South Miami study of 50 subjects hunts for Zika vaccine
Trials for a Zika DNA vaccine are progressing as Miami clinic QPS-MRA has welcomed a new lead investigator and met its goal of 50 research subjects – with room for more.
The study funded by the National Institute of Health (NIH) branch National Institute of Allergy and Infectious Diseases (NIAID) oversees trials at 21 facilities across the nation and abroad. Physicians test research subjects by injecting either a placebo or the Zika DNA vaccine and monitoring their progress every few weeks.
A new lead researcher has taken the place of Dr. Diane Krieger, who left the facility at 6141 Sunset Dr., Suite 301. Dr. Jorge Caso now stands as the third lead investigator in the research process after Dr. Krieger replaced Dr. Margaret Fischl of the University of Miami last year.
Dr. Caso is carrying on the study with 50 research subjects, the minimum number of participants wanted in a stable environment without a Zika outbreak. However, the team would welcome more participants.
The NIAID has confirmed that the clinic continues to meet with and enroll candidates.
Health experts emphasize the importance of a vaccine despite the absence of a Zika outbreak. Although 20 travelers when returning to the US learned they were infected with the Zika virus after journeying abroad, no local cases have been reported recently.
“What is to say it won’t reemerge or what is to say it may not cause pockets of cases in the United States or parts of South America?” said Bindu Mayi, professor of microbiology at Nova Southeastern University’s College of Medical Sciences.
The health effects of Zika impact fetuses and adults. The virus, spread by the bite of a mosquito or through intercourse, causes microcephaly or abnormal brain development, a condition that lasts a lifetime. Over 50 babies suffered with Zika-related defects in the US in 2016.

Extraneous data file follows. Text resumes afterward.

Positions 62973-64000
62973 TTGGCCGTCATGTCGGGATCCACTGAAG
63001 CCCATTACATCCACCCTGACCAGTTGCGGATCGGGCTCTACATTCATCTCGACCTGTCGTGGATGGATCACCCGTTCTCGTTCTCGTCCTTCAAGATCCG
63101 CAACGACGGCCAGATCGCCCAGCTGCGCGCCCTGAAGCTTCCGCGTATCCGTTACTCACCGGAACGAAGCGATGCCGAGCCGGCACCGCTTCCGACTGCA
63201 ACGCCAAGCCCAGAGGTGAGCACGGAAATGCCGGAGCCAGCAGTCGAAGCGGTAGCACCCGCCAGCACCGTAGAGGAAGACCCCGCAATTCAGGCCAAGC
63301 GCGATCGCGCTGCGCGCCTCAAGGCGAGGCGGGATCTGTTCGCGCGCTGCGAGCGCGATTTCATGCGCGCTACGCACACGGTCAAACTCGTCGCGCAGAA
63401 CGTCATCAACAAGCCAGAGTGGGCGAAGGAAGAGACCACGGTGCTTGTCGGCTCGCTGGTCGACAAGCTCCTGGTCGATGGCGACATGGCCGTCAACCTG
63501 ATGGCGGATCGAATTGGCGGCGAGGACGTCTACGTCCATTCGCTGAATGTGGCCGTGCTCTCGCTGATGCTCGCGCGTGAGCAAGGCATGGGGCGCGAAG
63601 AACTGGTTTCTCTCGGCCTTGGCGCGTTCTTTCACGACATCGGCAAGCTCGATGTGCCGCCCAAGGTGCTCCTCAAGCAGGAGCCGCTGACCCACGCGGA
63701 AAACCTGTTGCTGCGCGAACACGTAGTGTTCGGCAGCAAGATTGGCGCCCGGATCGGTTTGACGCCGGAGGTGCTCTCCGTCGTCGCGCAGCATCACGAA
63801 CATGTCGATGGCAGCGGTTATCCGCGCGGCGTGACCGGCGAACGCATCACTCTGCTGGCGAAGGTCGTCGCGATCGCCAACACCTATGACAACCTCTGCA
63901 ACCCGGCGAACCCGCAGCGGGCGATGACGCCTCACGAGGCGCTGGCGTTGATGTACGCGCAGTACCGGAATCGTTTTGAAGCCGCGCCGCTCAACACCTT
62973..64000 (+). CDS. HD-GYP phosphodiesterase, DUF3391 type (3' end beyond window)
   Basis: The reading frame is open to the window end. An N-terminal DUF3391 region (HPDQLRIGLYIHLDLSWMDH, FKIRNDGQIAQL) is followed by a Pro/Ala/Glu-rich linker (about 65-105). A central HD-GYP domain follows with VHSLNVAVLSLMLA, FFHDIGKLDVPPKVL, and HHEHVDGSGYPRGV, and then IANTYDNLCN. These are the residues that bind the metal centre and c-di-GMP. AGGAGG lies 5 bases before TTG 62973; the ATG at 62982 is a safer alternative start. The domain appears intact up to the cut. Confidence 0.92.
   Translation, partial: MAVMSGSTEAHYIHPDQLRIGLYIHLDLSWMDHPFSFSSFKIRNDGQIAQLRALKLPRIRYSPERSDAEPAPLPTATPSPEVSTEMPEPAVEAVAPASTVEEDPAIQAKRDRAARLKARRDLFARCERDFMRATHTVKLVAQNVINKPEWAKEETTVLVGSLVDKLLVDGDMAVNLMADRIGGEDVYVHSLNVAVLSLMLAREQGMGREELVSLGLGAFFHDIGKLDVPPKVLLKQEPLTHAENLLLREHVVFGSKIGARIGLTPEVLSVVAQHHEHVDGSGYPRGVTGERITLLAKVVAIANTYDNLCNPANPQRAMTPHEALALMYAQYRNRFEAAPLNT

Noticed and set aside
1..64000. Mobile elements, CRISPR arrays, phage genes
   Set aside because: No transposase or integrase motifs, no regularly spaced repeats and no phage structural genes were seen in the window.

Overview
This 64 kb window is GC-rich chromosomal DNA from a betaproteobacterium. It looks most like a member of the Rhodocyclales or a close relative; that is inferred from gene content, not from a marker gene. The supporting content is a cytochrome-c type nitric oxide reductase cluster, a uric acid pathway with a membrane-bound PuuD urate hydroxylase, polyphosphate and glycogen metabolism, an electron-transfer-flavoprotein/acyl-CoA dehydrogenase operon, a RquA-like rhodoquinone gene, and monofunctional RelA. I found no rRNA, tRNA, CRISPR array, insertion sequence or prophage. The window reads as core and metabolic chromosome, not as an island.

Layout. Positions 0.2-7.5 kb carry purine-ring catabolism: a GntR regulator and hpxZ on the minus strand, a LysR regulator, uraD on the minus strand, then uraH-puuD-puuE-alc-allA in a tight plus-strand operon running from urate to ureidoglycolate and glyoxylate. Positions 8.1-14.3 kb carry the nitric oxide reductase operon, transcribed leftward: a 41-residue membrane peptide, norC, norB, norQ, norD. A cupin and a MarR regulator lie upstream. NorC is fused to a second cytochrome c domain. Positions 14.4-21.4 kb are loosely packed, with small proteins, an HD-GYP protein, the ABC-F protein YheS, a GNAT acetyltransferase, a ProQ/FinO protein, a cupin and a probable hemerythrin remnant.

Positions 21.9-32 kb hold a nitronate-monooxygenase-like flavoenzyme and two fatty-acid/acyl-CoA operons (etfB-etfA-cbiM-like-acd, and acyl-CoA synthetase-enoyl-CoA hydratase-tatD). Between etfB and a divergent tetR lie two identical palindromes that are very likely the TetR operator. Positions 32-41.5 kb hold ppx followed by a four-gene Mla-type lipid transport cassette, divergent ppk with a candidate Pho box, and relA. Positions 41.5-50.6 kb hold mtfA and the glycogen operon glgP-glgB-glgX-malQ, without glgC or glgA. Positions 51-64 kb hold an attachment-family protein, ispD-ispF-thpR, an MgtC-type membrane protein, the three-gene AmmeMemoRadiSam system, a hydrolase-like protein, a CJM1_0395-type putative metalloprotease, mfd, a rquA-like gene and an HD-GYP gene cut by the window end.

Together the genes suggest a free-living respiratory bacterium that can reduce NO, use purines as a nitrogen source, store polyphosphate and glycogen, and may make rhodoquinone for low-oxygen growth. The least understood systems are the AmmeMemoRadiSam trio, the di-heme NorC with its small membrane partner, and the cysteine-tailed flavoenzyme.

“It is something that will have to be managed and the tremendous stress that it brings to the family,” Dr. Mayi said. “The family may or may not be able to care for that baby, in which case the county or local municipality needs to step up a provide that assistance. That alone gives us the sense of urgency for the vaccine.”
The spread of Zika virus has been accompanied by a rise in cases of microcephaly and Guillain-Barré syndrome. First identified in Uganda in 1947 in monkeys, Zika was later identified in humans in 1952. The first large outbreak of disease caused by Zika infection was reported from the Island of Yap in 2007.
Miami had a Zika outbreak in 2016 that researchers say was caused mostly by infected travelers arriving from the Caribbean, the region with the highest incidence of Zika. At its peak, the Zika scare had an impact on tourism as many younger adults were concerned about visits that might affect their future children.
While local cases now are few, research on the disease continues.
A recent finding, health officials confirm, is that the Zika virus can harm adults too, at times causing neurological complications.
Prevention is the best action, says Dr. Mayi: “Unfortunately, when they look at the behavior of the virus itself and how it spread so rapidly in the Americas we don’t quite understand why that happened. The question is, can it happen again? If it does, we are prepared.”
The NIAID expects to collect and study data from the clinical trials up until 2020.